Reviewed: PC VST version
Adding the new TC Native DeX compressor and Native L limiter/maximiser to the existing TC Native Reverb (reviewed in SOS March '98) and TC Native EQ (reviewed SOS August '98) which are both still available separately, the TC Native Bundle can now be seen as roughly equivalent in scope to Waves' Native Power Pack, or as a high‑end version of their own Native Essentials bundle (also still available).
All of the TC Works plug‑ins have excellent graphics, complete with peak‑reading meters for both input and output, and the DeX compressor is no exception. It also features their SoftSat algorithm to add that elusive analogue sound and avoid clipping. The standard Attack, Release, Threshold, and Ratio controls are all available, but there is a host of extras such as Hold Time (which delays the start of the release phase), Automatic Make‑Up Gain (which brings peak levels up to 0dB with a single button click), and a switched Soft‑Knee characteristic. This also has a fader to vary the knee from hard to very smooth.
It also goes further than most of the competition by including a De‑Esser, with a SideChain monitor button and level‑independent operation (which makes complex mixes much easier to de‑ess). For even more creative possibilities, two separately launched Key Input plug‑ins are provided, so that you can set up ducking effects with either of two other signals. In action DeX worked well, providing a wide range of possible treatments. It's certainly more comprehensive than any of the competition.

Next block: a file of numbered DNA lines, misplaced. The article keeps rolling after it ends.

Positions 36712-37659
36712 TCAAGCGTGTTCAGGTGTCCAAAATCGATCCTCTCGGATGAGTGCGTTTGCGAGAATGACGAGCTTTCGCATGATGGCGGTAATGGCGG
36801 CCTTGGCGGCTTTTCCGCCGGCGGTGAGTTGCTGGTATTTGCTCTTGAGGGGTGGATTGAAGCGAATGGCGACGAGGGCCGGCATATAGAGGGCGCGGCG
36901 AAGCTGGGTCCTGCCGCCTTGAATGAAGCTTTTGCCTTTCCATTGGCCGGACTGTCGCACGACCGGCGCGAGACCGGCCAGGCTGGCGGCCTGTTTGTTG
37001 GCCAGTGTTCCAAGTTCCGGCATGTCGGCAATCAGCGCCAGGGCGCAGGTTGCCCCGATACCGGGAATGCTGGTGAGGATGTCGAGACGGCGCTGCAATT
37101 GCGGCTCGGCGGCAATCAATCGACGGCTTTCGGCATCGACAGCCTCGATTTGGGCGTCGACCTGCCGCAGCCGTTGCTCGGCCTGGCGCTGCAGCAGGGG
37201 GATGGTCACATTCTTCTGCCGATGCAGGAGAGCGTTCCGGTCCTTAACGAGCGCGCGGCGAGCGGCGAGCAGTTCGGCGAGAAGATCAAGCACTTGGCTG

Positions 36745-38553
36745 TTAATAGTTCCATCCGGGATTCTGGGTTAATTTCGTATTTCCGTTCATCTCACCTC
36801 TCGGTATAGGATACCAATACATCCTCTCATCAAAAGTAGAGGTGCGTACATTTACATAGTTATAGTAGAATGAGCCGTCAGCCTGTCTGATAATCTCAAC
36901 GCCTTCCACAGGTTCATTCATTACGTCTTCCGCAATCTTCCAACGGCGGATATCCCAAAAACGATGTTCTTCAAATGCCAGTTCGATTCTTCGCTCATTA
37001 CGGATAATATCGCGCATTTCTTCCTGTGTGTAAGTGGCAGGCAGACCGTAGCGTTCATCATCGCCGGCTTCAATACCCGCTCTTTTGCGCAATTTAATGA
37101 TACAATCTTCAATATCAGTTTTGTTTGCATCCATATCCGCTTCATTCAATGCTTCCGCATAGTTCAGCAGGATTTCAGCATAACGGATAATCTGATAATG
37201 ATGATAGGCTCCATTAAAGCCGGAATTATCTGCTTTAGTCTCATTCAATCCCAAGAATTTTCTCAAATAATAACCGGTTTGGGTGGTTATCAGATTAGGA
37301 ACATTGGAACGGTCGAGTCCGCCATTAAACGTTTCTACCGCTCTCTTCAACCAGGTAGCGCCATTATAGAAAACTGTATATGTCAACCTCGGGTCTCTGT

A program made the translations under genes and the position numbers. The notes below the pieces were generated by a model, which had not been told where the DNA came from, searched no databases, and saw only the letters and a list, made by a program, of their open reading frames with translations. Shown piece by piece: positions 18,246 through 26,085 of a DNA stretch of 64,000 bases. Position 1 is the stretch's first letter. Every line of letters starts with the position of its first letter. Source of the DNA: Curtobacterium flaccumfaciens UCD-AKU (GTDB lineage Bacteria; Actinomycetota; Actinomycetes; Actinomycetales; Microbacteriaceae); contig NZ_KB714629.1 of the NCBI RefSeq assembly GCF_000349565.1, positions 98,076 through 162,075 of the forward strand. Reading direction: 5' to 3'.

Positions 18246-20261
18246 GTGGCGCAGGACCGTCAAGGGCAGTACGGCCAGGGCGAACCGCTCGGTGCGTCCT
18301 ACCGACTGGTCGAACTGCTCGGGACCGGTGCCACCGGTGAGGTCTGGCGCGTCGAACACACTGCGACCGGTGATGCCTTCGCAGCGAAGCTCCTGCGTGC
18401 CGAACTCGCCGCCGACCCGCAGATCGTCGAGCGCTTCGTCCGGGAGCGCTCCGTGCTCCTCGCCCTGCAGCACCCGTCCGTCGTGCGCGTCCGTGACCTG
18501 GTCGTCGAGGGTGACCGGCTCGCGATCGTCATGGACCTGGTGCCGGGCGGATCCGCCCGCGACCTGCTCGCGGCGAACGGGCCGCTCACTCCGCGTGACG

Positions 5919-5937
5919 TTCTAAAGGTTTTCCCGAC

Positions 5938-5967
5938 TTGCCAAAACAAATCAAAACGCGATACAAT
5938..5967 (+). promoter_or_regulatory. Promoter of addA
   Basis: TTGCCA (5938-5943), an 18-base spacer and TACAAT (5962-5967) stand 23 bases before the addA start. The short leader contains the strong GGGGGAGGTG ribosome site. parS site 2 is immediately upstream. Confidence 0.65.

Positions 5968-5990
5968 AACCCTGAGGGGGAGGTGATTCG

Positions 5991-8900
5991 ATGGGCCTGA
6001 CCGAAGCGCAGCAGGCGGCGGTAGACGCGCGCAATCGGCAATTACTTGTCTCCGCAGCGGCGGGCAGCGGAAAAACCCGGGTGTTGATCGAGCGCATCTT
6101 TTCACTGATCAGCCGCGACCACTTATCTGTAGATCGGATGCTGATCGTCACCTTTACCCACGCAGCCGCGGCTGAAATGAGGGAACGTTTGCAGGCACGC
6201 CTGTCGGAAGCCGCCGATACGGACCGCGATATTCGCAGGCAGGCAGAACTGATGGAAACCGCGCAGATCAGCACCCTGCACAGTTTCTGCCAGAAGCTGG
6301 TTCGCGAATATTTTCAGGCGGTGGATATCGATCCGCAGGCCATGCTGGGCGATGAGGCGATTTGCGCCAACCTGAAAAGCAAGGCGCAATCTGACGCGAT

The L limiter/maximiser is obviously designed to compete with Waves's L1 Ultramaximiser, and it also does its job well. It doesn't have the latter's dither and noise‑shaping options, but then these are often provided by the host application nowadays. The basic controls are Attack, Hold Time, and Release, along with a Threshold slider. The Make‑Up Gain button switches between limiting and maximiser modes — when off it operates as a limiter, limiting to the chosen threshold setting; when on it automatically increases peak levels to 0dB. An extremely useful histogram display shows signal‑level distribution — you can view this before or after processing, or the difference between the two. This plug‑in is very useful for achieving high levels with transparency during mastering.
TC Works have built up an excellent reputation for both their user interfaces and audio quality, and the Native Bundle provides a range of five plug‑ins that most musicians will find indispensable. Their SoftSat analogue algorithm works well in removing the 'clinical' sound that many people notice with digital effects, and all the plug‑ins have been well optimised for low processor overhead — the TC Reverb is currently the lowest of any of the reverbs in this group. Each of the plug‑ins is extremely comprehensive — you could argue that the EQ‑P parametric replaces five of the Hyperprism plug‑ins since it contains a wide range of filter types as well as SoftSat. The Compressor can also perform ducking and de‑essing... You get the idea — you shouldn't judge a bundle solely by the number of items included. If you don't want off‑the‑wall effects, the Native Bundle would seem ideal, and the price of £349 works out at £70 for each plug‑in.